State & Local Employment Law Developments: Q2 2023

The trend of increasing workplace regulations by state and local governments continued throughout the second quarter of 2023. Although it is not possible to discuss all state and local laws, this update provides an overview of recent and upcoming legislative developments to help you and your organization stay in compliance.

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Uncertainty Remains for Texas Paid Sick Leave Ordinances

Over the past two years, city councils in three of the four largest cities in Texas — Austin, San Antonio, and Dallas — each have passed ordinances requiring local employers to provide their employees with paid sick leave. In each instance, the new proposed ordinance was met with fierce resistance from local businesses, staffing agencies and professional associations. Those aligned against the ordinances promised that their adoption would be followed swiftly by lawsuits. What’s more, the opposition was supported by none other than Texas Attorney General Ken Paxton, who took a hardline stance that such ordinances violate the Texas Minimum Wage Act. The purpose of the Minimum Wage Act, Paxton argued, was to set a uniform statewide policy with respect to wage requirements that municipal governments had no right to circumvent. Despite all of this pushback, the city council in each city overwhelmingly voted to adopt the ordinance.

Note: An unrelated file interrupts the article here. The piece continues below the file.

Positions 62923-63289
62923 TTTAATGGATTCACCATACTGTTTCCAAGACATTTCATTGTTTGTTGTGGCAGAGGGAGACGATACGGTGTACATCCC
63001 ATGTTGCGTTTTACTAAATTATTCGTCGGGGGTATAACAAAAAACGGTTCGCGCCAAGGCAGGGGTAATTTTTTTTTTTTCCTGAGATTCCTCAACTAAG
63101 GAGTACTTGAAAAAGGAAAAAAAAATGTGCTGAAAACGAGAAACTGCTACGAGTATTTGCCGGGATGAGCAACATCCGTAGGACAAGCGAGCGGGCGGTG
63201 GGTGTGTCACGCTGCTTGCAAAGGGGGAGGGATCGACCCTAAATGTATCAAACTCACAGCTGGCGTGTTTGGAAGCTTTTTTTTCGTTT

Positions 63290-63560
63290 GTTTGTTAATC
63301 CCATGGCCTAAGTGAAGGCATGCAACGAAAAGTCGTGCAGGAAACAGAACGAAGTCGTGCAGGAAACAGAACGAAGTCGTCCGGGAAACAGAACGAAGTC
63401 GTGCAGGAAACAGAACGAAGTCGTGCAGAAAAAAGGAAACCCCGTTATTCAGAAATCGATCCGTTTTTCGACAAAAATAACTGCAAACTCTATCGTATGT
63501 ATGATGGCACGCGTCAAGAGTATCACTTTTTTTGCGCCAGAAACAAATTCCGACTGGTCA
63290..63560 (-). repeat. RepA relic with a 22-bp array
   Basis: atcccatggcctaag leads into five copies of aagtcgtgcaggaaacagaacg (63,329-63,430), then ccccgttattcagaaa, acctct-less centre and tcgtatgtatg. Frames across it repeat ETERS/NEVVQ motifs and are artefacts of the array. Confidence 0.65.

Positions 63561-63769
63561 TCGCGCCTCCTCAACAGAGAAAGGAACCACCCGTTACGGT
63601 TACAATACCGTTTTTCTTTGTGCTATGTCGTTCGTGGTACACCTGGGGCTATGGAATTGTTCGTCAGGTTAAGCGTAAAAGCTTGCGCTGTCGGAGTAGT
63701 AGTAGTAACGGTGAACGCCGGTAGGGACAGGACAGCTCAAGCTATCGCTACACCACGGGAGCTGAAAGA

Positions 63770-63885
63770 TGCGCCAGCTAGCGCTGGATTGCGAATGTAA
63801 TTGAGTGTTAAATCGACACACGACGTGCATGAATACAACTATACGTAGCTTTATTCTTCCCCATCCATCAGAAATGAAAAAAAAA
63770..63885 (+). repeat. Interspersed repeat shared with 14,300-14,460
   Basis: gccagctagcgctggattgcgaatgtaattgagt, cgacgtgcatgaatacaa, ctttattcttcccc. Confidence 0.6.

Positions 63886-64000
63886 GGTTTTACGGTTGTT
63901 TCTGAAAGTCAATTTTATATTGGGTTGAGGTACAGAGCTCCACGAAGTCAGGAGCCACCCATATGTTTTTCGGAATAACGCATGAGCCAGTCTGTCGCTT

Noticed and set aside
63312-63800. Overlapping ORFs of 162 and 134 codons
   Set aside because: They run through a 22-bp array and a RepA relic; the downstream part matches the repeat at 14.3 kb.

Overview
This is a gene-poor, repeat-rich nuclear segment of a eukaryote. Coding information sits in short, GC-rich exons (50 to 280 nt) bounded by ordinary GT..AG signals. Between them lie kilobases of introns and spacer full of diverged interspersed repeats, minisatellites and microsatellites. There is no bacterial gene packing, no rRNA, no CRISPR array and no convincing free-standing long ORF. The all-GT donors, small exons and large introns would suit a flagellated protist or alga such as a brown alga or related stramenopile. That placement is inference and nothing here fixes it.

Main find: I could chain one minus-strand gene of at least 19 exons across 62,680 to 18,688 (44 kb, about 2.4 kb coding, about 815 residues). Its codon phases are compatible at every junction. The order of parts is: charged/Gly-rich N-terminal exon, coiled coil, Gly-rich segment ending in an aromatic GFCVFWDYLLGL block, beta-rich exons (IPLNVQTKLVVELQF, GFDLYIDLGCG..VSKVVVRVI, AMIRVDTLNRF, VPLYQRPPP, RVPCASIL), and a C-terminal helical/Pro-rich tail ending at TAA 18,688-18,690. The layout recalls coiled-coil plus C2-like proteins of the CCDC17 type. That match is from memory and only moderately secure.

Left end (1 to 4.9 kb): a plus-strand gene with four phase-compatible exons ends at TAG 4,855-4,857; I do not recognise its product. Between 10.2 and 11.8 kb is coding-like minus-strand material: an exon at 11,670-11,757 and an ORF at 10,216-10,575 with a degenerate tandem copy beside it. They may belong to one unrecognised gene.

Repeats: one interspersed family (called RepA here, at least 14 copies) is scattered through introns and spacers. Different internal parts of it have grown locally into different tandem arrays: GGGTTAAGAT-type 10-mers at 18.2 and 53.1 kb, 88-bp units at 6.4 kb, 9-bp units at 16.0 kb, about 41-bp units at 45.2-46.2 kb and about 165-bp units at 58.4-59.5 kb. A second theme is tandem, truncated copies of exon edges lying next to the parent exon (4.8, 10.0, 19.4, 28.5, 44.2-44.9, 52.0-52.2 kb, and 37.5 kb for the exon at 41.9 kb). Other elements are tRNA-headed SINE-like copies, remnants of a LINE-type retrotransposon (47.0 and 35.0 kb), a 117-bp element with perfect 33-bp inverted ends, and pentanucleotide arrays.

The ordinances in all three cities are similar and contain some of the same key features but each also has its own distinguishing characteristics:

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New Texas Rule Classifies Gig Economy Workers as Independent Contractors

Under a new administrative rule adopted by the Texas Workforce Commission (the TWC), effective as of April 29, 2019, many Texans working in the ever-growing “gig economy”—that sector of the labor market in which workers provide on-demand services, typically connecting with customers using digital platforms hosted by companies such as Uber and Lyft—are likely to be treated as independent contractors rather than employees. The new rule insulates companies that provide such digital platforms from paying unemployment taxes, since the individuals comprising their workforces will not be treated as employees under the Texas Unemployment Compensation Act.

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